Australia's corporate watchdog has warned all listed companies to adhere to continuous disclosure laws after securing an enforceable undertaking from Leighton Holdings over its $900 million earnings downgrade last year.
The Australian Securities and Investments Commission (ASIC) slapped Leighton with three penalties totalling $300,000 for contravening the law over continuous disclosure after the April 11 downgrade pushed the company into a $427 million loss, sending its share price sharply lower.
The regulator also secured a forward-looking enforceable undertaking from the construction and property giant and said all company directors should note the monitoring regime that will be imposed on Leighton over the next three years.
An independent consultant would assess Leighton's current disclosure practices, compare them to best practice, make recommendations and monitor the disclosure practices of the company, ASIC chairman Greg Medcraft said.
"What we've done here is address the immediate issue as soon as possible but also (be) forward looking," he told AAP in an interview on Sunday.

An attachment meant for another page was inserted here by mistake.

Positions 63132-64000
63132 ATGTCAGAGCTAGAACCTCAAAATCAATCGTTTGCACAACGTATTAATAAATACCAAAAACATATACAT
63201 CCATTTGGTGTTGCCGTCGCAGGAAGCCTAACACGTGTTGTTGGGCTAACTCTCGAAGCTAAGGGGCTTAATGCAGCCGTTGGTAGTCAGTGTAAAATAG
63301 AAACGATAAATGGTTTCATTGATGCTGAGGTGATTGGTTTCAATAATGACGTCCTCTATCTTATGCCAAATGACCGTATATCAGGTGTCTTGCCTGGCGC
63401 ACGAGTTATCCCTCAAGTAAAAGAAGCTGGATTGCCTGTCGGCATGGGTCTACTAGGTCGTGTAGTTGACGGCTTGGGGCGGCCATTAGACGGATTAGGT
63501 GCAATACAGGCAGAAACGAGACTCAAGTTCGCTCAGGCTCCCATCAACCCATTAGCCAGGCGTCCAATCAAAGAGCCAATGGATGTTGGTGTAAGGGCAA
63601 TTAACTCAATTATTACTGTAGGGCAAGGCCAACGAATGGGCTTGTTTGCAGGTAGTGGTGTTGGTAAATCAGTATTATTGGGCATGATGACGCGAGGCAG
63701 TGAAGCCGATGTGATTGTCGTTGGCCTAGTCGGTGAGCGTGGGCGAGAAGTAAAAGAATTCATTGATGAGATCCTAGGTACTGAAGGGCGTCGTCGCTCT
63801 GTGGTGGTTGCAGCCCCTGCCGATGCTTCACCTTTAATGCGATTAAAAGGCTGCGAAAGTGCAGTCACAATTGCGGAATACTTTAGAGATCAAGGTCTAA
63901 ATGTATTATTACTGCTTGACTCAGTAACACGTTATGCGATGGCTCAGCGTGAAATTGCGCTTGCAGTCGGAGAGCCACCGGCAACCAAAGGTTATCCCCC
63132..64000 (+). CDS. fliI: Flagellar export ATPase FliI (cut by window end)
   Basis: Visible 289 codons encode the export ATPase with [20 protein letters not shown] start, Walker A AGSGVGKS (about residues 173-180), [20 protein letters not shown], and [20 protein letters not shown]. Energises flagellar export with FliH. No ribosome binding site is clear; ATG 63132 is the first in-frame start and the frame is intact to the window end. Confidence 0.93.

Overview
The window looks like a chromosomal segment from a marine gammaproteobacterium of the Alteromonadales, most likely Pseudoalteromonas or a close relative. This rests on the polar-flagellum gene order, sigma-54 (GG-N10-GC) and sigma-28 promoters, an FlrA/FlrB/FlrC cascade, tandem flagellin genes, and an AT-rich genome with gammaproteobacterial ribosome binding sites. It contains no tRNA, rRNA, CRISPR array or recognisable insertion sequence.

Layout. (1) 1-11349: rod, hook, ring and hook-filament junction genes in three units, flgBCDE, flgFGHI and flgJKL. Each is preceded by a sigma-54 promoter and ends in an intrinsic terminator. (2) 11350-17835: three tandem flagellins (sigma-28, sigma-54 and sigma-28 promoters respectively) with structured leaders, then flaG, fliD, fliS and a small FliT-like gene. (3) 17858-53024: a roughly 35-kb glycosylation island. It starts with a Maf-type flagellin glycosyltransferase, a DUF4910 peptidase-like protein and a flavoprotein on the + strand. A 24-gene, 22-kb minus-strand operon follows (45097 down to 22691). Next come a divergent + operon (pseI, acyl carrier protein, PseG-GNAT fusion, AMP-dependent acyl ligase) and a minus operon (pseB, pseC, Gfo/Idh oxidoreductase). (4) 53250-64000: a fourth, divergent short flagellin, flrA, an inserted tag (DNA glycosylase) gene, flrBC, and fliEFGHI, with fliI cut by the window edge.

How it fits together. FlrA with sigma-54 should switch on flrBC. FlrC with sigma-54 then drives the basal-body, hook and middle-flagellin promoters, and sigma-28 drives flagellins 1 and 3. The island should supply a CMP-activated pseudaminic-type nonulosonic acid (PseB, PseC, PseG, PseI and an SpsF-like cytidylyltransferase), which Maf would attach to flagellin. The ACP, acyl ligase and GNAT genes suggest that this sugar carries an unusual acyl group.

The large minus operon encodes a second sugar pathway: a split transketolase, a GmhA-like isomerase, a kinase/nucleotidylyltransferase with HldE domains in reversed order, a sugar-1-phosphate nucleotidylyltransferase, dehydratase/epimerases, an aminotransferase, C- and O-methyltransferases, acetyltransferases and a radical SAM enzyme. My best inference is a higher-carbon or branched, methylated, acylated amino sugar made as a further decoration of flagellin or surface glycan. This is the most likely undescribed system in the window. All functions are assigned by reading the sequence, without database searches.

"It (disclosure practices) should be something that all directors should consider," he said, adding that ASIC would review Leighton's progress each year.
ASIC's eight-month exhaustive investigation into Leighton's market disclosures concluded last month when the last batch of company documents was delivered to the regulator.
An independent ASIC delegate then reviewed the evidence and determined Leighton had broken the law, but with the company's acceptance of infringement notices served, Leighton could avoid an admission of liability.
"From ASIC's perspective we have made a finding that there has been a contravention of the law," Chris Favundra, senior executive leader of ASIC's market integrity deterrence unit, said.
Leighton's April 11 downgrade came just two months after the company assured the market it expected a net profit of $480 million.
ASIC found the content of Leighton's market disclosures to be wanting because the company delayed releasing material information.
At the time Leighton said it did not have enough certainty on the scale of the downgrade until its review had formally concluded with a board meeting on the morning of April 11.
"We say you announced positive news in relation to three material projects but you didn't announce any negative news in relation to it," Mr Favundra said.
"Our position is that once you've got a material project and you know it's gone bad and there's negative news on it you need to disclose it to the market if it is information which would affect the decision-making or price of the securities."